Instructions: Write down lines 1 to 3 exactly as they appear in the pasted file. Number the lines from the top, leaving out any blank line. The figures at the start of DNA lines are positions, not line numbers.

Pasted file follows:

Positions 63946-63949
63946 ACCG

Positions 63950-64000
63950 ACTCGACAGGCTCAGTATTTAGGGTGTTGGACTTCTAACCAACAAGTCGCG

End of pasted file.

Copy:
Positions 63946-63949
63946 ACCG

Positions 63950-64000